The Shenyang J-8’s layout with the nose air intake did not permit installation of a modern fire control radar, severely limiting the aircraft’s usefulness as an interceptor. Also, a need was perceived to enhance the fighter’s manoeuvrability – a realisation brought about by the service entry of fourth-generation fighters abroad. Hence in 1980 the No. 601 Research Institute (SARI) began exploring a radical redesign of the interceptor. Designated Shenyang J-8 fighter II, the new aircraft followed the trend set by such fighters as the McDonnell F-4 Phantom II and the MiG-23.
The J-8 fighter II was, in effect, a new aircraft, as 70% of the airframe structure and systems were reworked. The fuselage was area-ruled; the nose was occupied by an ogival radome large enough to accommodate the scanner of a powerful radar. The engines now breathed through lateral two-dimensional air intakes with boundary layer splitter plates. Speaking of which, the powerplant was also new; the J-8 fighter II was powered by two WP-13A-II turbojets rated at 4,350 kgp (9,590 Ibst) dry and 6,720 kg (14,815 Ibst) reheat.
Another change concerned the tail unit; the twin ventral fins of the J-8 gave place to a single large fin whose design was borrowed from the MiG-23 (several examples of which, as the reader remembers, had been obtained from Egypt by then). The ventral fin folded hydraulically to starboard to provide adequate ground clearance, deploying concurrently wing landing gear retraction. The number of external stores hardpoints was increased to seven by adding an extra pain inboard of the main gear units. Overall, the Shenyang J-8 fighter II bore a certain resemblance to the Sukhoi Su-15 (NATO reporting name Flagon).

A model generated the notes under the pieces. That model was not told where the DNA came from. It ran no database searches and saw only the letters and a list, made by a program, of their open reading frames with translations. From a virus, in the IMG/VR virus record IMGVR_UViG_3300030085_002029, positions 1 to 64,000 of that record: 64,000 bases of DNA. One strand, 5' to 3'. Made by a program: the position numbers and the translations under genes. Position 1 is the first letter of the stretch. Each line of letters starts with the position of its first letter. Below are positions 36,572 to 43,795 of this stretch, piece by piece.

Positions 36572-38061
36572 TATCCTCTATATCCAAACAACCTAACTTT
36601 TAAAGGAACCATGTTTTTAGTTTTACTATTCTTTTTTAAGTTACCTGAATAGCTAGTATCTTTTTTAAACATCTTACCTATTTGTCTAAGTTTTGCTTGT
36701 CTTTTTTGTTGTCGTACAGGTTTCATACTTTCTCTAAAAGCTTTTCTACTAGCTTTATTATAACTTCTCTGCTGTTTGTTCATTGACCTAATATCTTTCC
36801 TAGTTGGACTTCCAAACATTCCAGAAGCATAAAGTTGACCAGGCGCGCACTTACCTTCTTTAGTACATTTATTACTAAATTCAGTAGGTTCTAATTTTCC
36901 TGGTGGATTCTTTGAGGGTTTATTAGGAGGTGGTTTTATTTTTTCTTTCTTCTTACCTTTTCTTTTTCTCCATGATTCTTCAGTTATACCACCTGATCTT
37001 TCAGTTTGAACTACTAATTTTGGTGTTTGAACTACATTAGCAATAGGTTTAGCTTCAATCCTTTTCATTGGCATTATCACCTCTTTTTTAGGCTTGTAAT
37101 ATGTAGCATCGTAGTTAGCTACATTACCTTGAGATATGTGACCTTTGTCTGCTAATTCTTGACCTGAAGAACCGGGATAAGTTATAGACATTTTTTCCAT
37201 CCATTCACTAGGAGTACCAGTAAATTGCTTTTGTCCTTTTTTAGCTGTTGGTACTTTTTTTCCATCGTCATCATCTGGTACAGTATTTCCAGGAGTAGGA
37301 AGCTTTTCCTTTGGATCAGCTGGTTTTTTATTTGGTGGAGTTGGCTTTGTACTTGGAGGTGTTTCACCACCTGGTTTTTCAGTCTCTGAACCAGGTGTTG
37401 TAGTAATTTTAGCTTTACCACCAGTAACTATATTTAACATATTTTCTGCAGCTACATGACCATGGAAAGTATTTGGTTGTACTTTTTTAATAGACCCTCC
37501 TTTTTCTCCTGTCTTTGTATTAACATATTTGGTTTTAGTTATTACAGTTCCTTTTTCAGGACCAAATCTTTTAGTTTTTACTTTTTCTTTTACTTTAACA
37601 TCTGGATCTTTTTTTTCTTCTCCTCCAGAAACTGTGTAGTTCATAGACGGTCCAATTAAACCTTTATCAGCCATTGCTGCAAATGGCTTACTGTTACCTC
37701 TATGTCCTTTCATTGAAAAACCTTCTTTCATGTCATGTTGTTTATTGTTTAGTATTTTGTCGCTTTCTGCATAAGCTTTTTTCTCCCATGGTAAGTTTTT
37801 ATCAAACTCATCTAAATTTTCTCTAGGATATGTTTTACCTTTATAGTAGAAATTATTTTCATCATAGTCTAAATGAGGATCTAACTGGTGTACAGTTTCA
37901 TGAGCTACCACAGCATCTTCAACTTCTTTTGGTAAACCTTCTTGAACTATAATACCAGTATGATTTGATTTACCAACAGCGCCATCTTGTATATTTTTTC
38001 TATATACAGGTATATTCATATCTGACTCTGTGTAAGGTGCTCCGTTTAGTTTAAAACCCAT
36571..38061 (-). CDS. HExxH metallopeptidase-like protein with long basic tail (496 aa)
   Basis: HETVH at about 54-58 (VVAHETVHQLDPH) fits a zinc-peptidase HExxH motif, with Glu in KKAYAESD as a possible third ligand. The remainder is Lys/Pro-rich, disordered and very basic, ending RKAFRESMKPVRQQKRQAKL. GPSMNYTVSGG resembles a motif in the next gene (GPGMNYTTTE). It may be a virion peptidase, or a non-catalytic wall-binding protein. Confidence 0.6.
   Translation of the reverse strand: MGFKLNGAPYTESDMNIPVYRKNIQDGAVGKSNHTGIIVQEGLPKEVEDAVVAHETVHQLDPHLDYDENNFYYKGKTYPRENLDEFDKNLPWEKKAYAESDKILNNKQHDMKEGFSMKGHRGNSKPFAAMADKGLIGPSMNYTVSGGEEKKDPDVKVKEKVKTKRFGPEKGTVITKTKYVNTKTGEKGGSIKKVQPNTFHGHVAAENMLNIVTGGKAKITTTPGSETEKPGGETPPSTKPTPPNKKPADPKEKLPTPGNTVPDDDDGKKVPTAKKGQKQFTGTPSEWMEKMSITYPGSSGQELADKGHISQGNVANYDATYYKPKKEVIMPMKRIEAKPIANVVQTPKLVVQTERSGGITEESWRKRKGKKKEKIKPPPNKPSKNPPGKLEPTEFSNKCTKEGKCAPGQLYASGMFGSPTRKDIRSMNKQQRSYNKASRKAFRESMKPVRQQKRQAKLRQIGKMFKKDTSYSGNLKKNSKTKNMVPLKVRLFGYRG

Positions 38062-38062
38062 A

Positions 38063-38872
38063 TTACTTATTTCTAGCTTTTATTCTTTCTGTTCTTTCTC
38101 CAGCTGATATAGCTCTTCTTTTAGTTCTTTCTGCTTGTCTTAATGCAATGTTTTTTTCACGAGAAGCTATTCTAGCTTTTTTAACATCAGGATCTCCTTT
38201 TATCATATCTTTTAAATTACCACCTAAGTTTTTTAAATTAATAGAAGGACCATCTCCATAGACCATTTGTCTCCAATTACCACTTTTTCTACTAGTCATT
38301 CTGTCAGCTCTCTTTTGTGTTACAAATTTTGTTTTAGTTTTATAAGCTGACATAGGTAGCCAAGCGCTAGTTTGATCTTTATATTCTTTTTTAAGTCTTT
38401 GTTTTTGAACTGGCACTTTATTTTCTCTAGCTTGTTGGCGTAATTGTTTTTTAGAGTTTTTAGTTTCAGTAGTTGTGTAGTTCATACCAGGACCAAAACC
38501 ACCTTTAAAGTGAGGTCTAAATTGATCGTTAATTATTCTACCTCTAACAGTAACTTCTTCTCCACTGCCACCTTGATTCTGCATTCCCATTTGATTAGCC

The J-8 fighter II was equipped with a Type 208 pulse-Doppler fire control radar. The armament composed PL-2B, PL-5B/C/E and PL-8 IR- homing AAMs; a single Type 23-111 cannon with 200 rounds was retained.
The actual design work started in 1982 under the direction of Gu Songfeng and He Wenzhi; the development effort was quite extensive, involving 11,000 hours of wind tunnel research by the end of May 1984. The manufacturing drawings were issued to the Shenyang Aircraft Co. by May 1983 and the factory immediately began tooling up for production and manufacturing the prototypes. The first prototype (c/n J8II-01) was completed in March 1984 and made its maiden flight on 12th June, piloted by Qu Xueren; later the machine was serialled ‘840612 Black’. The development process was unbelievably short by Chinese standards, lasting a mere 17 months.
Flight tests showed that the aircraft had markedly higher performance than the J-8/J-8 I thanks to the higher thrust/weight ratio. Handing was also clearly improved, especially directional stability (poor directional stability had been one of the Finback-A’s greatest flaws). Manoeuvrability was improved only slightly because the aircraft had a G limit of 6.9. The biggest problems arose with the mission avionics, first of all the Type 208 radar, which took a long time to reach an acceptable level of performance (its detection range was only 60 km/37 miles).
In October 1988 the J-8 fighter II (also known as the J-8B) was cleared for production and service. The aircraft was operated both by the PLAAF and the PLANAF, receiving the NATO reporting name Finback-B. It was offered for export as the F-8B but found no takers.